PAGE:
Visiting art teacher Iain Mitchell and his dog Diesel called in at every school in Aberdeenshire, collecting art work for a children's exhibition to mark the Year of Homecoming.
The inseparable duo braved winter gales and blizzards to travel more than 3,000 miles, delivering 8ft-tall boards to schools across the region to display their work - then retraced their route to up-lift them.
Their dedication paid off. Everyone who sees it has greeted the children's work with delight and the exhibition will be on show at the Scottish Parliament in September. Diesel has even been recognised for his contribution - a tiny black dog is painted on the bottom right hand corner of the boards from 34 schools where Iain worked directly alongside the pupils.
Secondary, primary and special schools throughout Aberdeenshire each filled an 8 x 4-ft board with their own unique display reflecting their local environment. The result is a hugely varied showcase, which includes fishing boats and harbours, castles and tractors, post offices and power stations and a great assembly of wildlife.
"I never cease to be delighted and amazed by the beauty and diversity of the Aberdeenshire landscape," says Iain, principal visiting teacher of art. "It was during one of our walks that it occurred to me it would be wonderful to record and reflect this diversity through the eyes of our pupils' artwork."
He put this to Aberdeenshire's director of education, learning and leisure, Bruce Robertson, who backed the idea and is thrilled with the results. "The finished display is stunning," he says. "It is nothing short of inspirational and the quality of our young people's work is outstanding."
The objective, he says, has been to provide something to which every school could contribute, which would reflect their local environment and provide a lasting legacy of the Year of Homecoming.
"That's 2,500 square miles and about 180 schools from mountain to sea - so there's a huge variety in terms of our landscape. Every primary school has been doing project work during the year, which relates to the Homecoming as part of our initiative on A Curriculum for Excellence."
A book featuring highlights from the artwork will be produced for the opening of the exhibition in Parliament and there are plans to have spin- off enterprise projects, with children fund-raising through sales of mugs, mouse mats and calendars featuring their work. Parents and children were invited to an open day to see the artistry and there have been opportunities for art teachers who supported the pupils throughout the project to view the results.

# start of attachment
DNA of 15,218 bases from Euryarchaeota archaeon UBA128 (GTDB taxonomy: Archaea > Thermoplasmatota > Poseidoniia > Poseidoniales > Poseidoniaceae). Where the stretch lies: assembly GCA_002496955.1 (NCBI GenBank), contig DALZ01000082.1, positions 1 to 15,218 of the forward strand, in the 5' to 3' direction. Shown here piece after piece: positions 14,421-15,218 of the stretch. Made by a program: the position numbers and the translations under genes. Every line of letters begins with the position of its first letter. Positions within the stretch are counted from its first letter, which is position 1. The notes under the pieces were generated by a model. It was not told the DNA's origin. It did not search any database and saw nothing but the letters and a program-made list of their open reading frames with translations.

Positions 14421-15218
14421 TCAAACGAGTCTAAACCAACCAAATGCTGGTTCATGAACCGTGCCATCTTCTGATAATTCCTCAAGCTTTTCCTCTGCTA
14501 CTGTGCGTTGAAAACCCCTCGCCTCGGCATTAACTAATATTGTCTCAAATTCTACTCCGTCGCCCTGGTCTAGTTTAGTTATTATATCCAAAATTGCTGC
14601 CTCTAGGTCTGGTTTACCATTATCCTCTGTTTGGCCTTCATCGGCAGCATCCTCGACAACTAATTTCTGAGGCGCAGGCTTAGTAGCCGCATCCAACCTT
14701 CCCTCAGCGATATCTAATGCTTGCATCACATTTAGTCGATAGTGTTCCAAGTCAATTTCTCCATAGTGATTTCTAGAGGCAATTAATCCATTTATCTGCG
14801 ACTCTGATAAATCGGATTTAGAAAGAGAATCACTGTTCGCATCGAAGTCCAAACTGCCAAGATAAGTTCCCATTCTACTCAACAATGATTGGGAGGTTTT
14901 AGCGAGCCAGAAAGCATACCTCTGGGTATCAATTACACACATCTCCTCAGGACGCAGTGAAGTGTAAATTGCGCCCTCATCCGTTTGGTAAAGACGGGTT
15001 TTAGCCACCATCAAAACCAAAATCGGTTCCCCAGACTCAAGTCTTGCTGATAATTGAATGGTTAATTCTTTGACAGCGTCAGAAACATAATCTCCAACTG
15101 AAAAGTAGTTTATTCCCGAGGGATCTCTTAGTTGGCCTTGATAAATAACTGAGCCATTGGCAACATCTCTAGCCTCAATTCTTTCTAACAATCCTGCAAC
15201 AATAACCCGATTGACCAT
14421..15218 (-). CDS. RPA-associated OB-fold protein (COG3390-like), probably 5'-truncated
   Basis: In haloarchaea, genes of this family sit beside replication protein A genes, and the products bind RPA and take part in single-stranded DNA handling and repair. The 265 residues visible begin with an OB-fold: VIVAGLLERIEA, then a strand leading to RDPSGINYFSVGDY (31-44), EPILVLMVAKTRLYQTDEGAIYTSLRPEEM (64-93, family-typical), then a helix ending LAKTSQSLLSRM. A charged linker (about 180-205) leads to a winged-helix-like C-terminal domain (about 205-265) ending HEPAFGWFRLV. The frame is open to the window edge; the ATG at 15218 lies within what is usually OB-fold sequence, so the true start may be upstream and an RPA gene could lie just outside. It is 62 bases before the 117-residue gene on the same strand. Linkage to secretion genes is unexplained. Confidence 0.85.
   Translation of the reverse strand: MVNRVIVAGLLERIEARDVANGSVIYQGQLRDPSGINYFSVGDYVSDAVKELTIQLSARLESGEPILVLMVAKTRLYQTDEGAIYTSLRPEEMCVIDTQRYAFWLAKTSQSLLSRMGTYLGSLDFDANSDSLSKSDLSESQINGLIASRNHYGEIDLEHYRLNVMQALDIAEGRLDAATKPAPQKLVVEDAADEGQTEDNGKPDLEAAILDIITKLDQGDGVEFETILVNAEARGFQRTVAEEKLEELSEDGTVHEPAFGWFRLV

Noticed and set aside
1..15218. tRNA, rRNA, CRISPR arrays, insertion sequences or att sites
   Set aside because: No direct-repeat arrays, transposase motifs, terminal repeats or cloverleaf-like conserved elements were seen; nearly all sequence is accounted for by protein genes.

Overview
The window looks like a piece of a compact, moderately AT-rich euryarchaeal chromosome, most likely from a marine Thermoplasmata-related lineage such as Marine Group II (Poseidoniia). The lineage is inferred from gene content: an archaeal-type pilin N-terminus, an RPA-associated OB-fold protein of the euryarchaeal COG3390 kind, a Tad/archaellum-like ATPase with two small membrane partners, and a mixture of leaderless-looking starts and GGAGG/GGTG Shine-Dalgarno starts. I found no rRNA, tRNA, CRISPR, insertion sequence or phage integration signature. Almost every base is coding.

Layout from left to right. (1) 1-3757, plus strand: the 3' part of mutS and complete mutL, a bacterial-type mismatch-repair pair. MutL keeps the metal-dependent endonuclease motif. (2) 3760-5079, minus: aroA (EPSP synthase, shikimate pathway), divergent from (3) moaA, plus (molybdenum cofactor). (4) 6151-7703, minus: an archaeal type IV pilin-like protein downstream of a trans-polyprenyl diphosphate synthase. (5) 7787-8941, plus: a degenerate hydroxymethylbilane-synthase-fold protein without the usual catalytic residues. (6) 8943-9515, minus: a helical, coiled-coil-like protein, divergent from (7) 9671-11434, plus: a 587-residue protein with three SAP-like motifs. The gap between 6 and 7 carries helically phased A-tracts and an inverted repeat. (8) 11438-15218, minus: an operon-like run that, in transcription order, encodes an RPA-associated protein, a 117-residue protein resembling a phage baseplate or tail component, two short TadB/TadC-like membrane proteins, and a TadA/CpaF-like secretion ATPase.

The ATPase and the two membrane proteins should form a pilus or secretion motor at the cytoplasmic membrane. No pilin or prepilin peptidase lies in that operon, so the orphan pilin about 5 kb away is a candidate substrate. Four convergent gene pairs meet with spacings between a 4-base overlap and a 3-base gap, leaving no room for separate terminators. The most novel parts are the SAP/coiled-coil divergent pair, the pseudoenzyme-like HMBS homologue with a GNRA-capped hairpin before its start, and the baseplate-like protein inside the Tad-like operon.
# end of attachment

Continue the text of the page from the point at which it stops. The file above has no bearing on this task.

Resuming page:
Walking through the exhibition with Iain, what is most impressive about the children's work is how happy and colourful it is - you would think the children were l iving in a Mediterranean climate. Even when winter features in the snowy moonlit playground at Longhaven Primary, it's a riot of little Lowry-like characters in bright winter scarves and boots, which is crying out to be a Christmas card.
Some schools have used poetry or Doric phrases to illustrate their work - like Meiklemills Primary, which has a painting of a tattie-bogle (scarecrow) and hummel doddies (fingerless mittens).
As we walk round, Iain tells me that Diesel goes everywhere with him. "One minute I am up hills, such as Bennachie, and then I am in the rockpools of Stonehaven.
"There is a misconception that people are born artists with a French accent, a beret and a wee moustache, but it can be taught," he smiles.
"One of my star pupils is at Carronhill School and Nicky doesn't have properly developed arms, but he has got an absolutely wonderful pair of eyes. It's looking - if a kid can hold a pencil and write their name, they can draw as well as anybody, and if they don't - it's the eyes that need to be trained, not the hands. It's just a question of getting them to look."